When my copy of Z for Zachariah came through on library loan, I was a bit disappointed: it was a relatively new paperback and the cover wasn’t anywhere near as disturbing as I remember the cover of the edition that I read as a girl being.
The cover stood out for me because I specifically remember sitting in my grandmother’s kitchen, with a stack of books that I had scooped from the country library (which was, fortunately, located in the town she called home, affording an additional borrowing opportunity for the young-library-addict that I was) staring staring staring at that cover.
It was creepy: that cover was a big part of my finding the book so unsettling.
But a big part of that was also being a pre-teen/teen (I re-read this one for a few years anyway, from other libraries) and a part of the generation who watched “War Games”, “Red Dawn” and any other number of Made-for-TV movies about the ever-looming-fear of nuclear catastrophe.
I was prepared to be unsettled, I anticipated nuclear disaster as much as I anticipated my first kiss.
So perhaps, even if the library had co-operated and sent me an older edition, I might have been surprised to find it less disturbing than I remember it being.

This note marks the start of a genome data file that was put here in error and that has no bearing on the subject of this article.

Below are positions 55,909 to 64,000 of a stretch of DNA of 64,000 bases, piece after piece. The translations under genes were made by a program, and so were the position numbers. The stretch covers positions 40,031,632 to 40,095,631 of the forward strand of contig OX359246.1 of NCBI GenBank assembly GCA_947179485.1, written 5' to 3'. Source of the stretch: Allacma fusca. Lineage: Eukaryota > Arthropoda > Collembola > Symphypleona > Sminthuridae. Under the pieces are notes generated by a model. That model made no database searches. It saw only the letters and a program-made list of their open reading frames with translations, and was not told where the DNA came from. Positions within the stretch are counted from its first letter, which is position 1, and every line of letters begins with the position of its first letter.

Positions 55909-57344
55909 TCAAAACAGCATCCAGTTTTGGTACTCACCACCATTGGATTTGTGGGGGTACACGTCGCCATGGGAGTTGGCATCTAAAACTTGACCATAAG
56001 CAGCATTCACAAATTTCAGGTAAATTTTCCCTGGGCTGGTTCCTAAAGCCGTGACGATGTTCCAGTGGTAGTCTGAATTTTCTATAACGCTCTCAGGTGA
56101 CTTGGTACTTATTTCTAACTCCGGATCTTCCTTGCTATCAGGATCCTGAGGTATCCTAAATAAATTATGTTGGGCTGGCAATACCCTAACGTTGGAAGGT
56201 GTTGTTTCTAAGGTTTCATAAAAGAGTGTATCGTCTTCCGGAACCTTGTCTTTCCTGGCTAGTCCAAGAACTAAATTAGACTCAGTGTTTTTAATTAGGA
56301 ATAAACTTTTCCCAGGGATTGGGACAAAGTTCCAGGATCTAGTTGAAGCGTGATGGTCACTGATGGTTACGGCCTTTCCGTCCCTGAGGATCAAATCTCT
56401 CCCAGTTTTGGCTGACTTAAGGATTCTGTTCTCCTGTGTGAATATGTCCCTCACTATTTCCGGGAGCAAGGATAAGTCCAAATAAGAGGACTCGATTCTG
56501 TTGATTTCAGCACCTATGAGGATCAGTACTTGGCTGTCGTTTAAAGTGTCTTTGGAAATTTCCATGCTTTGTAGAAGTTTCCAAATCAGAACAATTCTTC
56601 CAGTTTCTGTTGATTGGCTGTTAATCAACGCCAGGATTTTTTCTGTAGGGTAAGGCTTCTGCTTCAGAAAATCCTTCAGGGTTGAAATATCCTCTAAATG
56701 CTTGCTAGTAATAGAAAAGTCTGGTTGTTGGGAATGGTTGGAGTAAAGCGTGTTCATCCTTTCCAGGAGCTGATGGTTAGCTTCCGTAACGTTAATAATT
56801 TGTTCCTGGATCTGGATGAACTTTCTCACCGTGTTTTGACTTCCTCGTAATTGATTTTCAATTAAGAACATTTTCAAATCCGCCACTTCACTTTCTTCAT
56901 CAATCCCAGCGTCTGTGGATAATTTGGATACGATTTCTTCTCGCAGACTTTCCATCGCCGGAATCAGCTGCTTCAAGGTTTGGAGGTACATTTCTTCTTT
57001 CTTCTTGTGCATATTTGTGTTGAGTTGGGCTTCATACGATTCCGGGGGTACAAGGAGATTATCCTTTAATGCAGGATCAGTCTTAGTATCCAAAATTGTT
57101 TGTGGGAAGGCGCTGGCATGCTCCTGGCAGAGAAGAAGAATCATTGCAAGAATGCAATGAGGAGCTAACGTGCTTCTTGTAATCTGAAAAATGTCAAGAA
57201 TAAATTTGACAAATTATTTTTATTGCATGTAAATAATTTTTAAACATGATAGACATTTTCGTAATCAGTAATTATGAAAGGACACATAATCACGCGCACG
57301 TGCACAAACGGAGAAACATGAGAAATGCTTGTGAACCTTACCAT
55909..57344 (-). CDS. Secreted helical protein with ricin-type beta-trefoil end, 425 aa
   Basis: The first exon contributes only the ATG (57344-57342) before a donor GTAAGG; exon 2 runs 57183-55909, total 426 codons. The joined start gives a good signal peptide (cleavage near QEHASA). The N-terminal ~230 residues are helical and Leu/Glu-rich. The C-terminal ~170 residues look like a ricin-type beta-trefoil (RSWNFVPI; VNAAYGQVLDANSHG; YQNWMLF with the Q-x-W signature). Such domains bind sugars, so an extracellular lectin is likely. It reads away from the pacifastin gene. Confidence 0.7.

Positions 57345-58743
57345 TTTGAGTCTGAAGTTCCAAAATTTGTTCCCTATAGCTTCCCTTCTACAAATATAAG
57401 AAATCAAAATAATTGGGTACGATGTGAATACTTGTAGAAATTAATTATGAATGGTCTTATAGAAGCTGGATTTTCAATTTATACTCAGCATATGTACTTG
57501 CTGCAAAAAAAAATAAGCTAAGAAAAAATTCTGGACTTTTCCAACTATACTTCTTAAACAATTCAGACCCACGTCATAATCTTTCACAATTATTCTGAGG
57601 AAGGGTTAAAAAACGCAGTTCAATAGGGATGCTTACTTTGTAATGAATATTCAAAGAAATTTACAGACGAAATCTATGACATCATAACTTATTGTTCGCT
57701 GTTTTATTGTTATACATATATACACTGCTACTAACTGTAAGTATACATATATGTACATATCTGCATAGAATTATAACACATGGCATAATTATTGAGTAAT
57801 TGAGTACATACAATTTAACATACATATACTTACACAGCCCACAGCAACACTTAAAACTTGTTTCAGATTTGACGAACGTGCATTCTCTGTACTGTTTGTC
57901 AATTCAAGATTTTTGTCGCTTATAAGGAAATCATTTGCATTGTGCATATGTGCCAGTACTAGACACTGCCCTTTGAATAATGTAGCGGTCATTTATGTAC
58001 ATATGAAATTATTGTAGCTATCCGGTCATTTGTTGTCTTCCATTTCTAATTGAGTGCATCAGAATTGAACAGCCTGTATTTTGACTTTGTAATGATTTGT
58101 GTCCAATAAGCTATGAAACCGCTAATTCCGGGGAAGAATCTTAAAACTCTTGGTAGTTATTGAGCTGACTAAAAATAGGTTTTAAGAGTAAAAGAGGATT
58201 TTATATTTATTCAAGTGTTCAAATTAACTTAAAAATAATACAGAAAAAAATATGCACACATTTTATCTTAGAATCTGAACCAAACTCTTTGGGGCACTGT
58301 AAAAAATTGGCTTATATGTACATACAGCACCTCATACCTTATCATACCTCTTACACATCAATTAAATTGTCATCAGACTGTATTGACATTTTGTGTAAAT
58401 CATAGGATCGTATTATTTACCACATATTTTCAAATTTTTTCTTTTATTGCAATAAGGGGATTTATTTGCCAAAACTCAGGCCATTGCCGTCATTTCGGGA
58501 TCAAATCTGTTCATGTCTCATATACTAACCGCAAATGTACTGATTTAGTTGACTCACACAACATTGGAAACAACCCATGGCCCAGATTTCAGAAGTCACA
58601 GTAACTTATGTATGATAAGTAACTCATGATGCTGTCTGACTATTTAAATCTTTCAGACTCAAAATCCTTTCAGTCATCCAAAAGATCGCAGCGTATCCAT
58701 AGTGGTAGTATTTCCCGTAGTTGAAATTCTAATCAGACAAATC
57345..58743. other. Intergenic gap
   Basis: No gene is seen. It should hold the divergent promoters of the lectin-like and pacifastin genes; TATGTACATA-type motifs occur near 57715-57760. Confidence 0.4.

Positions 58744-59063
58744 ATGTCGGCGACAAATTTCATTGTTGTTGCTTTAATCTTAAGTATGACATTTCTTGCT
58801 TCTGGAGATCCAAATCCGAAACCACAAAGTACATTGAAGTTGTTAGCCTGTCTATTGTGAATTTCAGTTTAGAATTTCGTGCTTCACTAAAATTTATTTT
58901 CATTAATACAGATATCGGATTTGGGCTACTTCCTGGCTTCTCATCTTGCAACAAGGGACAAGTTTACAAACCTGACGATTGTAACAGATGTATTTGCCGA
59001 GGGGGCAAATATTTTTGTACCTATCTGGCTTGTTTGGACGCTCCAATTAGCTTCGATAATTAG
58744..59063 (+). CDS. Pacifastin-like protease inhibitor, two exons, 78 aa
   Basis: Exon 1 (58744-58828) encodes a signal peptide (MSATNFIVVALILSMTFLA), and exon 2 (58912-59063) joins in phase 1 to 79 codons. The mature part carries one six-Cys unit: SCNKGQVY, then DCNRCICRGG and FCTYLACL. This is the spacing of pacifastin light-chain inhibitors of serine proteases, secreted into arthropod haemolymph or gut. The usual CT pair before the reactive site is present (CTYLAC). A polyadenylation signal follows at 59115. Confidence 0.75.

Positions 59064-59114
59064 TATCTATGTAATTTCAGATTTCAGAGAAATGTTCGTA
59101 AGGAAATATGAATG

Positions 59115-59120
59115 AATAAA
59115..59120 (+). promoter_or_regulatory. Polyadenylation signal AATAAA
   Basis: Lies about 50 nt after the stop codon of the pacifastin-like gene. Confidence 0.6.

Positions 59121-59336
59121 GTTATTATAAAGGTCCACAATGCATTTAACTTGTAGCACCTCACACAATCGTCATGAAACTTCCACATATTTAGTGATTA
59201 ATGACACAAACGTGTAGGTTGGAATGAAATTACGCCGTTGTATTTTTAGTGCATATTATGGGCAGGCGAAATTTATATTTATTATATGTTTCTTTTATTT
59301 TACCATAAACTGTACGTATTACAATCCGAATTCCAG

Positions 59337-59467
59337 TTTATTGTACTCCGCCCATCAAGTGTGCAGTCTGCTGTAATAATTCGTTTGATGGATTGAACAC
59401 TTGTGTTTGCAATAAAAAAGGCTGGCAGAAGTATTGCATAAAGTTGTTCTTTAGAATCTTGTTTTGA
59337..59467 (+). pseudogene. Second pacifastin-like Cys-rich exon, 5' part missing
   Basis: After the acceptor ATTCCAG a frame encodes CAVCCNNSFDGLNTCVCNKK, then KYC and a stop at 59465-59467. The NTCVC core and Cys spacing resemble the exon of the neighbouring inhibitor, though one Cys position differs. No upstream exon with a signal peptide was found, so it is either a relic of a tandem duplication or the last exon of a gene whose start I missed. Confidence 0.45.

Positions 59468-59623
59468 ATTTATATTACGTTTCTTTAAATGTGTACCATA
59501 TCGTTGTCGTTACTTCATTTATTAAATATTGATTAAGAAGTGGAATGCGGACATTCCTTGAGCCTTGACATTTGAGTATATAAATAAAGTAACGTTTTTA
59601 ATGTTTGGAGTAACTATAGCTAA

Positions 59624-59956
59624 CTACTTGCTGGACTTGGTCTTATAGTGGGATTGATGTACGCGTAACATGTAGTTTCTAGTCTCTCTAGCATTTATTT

Nonetheless, the book was just as disturbing. If you think that a book told in a diary format can’t be? Consider that the first words of this novel, after the date, are “I am afraid”.
Then take in the fact that the next sentence, in its own paragraph, to afford you a breath to increase the anxiety you started to feel after the first three words, is: “Someone is coming.”
And I don’t really want to say more than that because it’s enough to know that Ann Burden thought she was alone in the valley that housed her family’s farm — alone in the world, actually, following a nuclear war — and then realize, along with her, that she is not.
Imagine your favourite person in the world, and imagine how it would be to spend the rest of your days with only that person in Ann Burden’s valley; then imagine that situation with someone else (anyone else, a friend, a sibling, a neighbour, a stranger) and, wow, it’s suddenly complicated, isn’t it.
What I will say is that the cover of this edition of Z for Zachariah didn’t scare me before I re-read it. After I re-read it, I wasn’t quite so smug. And a short list of neuroses suddenly has roots!
Is there a book in your reading life that still creeps you out despite the number of years that have passed since you first read it?
Remember: Freedom to Read Week!
“Parents’ imaginations build frameworks out of their own hopes and regrets into which children seldom grow, but instead, contrary as trees, lean sideways out of the architecture, blown by a fatal wind their parents never envisaged.” (55)
Quote from Elizabeth Smart’s once-banned book, By Grand Central Station I Sat Down and Wept (1945)